SINGAPORE - Most of the population in Singapore feel that racism does not occur often in their living vicinity, but this proportion has dropped over the years.
And while there is general support for and acceptance for multicultural living, Singapore residents remain split when it comes to trusting people of differing religions and nationalities.
These were the findings of a study released on Friday (July 2) by the Institute of Policy Studies (IPS) think-tank.
This third and final report under the World Values Survey, a global research project monitoring changing public beliefs and their impact over time across 80 societies, focused on the lived experiences of Singaporeans and permanent residents (PRs) aged 21 and above.
Face-to-face interviews were conducted with a nationally representative sample of more than 2,000 individuals from November 2019 to March last year.
When asked how frequently they saw racist incidents in their neighbourhoods, 5.7 per cent of respondents replied either "very" or "quite" frequently, 28.7 per cent said "not" frequently and 65.7 per cent indicated "not at all" frequently.
The study noted that respondents reported greater frequencies of racist behaviour compared with the last time the wider survey was held, in 2012.
At the time, 79.2 per cent said such incidents do not happen at all frequently.
Head of IPS' social lab, Dr Mathew Mathews, said that race was less salient as a topic back in 2012, while in recent years, people have become more conscious about the fact that racism is present.
The study found that younger and more educated respondents were more likely to recognise and indicate frequent incidents of racism in their neighbourhoods.
It said that this was likely due to greater awareness among those two groups of what constitutes racism, whether through subtle or explicit behaviours.
The researchers also found that Chinese respondents (4.8 per cent) reported the lowest frequency of racism, while Indians (13.8 per cent) reported the highest.
"Given that the Chinese are the majority race, it is likely that they are usually not the targets of such behaviour," the study noted.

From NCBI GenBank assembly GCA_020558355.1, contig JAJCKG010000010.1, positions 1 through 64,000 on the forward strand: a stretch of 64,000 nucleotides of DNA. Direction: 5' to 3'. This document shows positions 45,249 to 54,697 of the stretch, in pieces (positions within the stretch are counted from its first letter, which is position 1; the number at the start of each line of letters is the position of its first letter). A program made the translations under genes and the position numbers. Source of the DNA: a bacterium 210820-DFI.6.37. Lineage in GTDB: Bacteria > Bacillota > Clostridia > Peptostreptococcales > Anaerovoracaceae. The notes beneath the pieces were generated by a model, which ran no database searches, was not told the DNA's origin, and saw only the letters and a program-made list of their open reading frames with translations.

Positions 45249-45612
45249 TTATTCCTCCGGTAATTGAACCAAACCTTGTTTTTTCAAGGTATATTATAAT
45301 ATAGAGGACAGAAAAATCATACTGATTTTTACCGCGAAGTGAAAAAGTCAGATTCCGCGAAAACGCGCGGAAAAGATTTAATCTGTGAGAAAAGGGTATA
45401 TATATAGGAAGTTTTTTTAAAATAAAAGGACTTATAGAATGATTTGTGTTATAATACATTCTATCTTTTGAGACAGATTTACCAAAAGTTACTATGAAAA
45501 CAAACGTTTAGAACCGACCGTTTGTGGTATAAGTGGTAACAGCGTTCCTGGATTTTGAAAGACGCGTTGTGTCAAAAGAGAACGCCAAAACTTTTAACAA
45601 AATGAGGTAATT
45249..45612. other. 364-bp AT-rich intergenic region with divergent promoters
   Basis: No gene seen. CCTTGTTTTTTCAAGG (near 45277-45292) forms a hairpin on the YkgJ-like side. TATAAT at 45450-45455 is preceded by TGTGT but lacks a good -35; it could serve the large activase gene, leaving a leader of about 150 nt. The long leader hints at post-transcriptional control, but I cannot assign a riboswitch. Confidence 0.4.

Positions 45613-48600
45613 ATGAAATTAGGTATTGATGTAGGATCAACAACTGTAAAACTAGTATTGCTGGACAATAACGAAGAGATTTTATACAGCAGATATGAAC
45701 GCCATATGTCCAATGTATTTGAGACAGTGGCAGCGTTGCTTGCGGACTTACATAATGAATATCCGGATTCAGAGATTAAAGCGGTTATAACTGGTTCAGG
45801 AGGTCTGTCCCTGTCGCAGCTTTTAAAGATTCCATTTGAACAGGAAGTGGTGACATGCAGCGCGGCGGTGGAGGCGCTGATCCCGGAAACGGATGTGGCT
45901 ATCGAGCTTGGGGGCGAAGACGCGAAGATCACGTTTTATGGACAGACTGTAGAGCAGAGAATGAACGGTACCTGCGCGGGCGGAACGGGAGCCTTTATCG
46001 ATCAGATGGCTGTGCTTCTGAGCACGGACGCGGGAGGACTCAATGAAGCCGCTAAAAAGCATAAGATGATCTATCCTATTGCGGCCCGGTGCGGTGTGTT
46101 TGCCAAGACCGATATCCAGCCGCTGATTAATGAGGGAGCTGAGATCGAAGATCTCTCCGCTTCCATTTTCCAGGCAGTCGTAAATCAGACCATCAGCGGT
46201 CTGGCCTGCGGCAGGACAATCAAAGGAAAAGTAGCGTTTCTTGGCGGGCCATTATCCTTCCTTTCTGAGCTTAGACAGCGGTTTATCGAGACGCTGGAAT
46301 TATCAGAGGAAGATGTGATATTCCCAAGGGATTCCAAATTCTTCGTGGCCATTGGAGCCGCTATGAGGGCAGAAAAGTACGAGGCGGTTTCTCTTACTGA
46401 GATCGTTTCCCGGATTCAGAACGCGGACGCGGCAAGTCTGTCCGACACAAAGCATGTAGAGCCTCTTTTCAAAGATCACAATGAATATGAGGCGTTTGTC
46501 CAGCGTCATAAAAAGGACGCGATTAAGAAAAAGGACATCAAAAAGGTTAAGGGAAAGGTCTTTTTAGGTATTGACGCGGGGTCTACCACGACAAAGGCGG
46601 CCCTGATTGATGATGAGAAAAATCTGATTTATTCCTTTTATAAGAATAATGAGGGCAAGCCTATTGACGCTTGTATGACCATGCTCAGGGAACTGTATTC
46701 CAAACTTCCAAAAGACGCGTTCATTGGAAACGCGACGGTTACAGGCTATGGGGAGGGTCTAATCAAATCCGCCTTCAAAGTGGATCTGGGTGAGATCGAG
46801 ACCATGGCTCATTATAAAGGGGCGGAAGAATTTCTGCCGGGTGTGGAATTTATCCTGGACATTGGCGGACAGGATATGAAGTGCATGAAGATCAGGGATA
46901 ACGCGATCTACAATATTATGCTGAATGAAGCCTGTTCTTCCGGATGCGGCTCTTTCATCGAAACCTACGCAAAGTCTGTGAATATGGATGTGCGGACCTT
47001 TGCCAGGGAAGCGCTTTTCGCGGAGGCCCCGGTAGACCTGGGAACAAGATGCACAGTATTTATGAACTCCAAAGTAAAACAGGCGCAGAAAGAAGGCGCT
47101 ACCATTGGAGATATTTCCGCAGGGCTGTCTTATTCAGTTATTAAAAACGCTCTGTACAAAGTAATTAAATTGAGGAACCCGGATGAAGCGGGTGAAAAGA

Dr Mathews said it was also important to compare Singapore with other multicultural societies.
Of these, only Indonesia had a lower proportion (3.8 per cent) of respondents perceiving racism as occurring frequently. These figures were 28.4 per cent in Malaysia, and 23.5 per cent in the United States, and 17.8 per cent in Australia.
IPS also found that about 2 per cent of Singapore's respondents did not want to live next to people of a different race, language, or religion.
"These patterns imply that acceptance of individuals with different practices and cultural heritage are similarly high across different sectors of society," the study said.
In separate questions related to trust levels, nearly half of the respondents said they trusted people of other religions somewhat, but 44.9 said they did not trust them very much.
About 5 per cent said they did not trust them at all, while 2.2 per cent trusted them completely.
The study found that Christians, Muslims and Hindus in Singapore were more likely to be more trusting of other religions. They were the only groups with more than 50 per cent selecting the "trust somewhat" or "trust completely" options.
Respondents were just as split when it came to trust of other nationalities.
Nearly half said they did not trust them very much, while 41.4 per cent indicated "somewhat", 7.5 per cent "not at all", and 1.6 per cent "completely".
In contrast, 12.1 per cent of respondents in Britain said they completely trusted people of other religions, while the figure was 11.2 per cent for other nationalities.
In Singapore, trust levels towards people of differing religions and nationalities have dipped since the last survey in 2012 - from 58.9 per cent to 50.2 per cent when it came to religion; and from 50.8 per cent to 43 per cent in relation to nationality.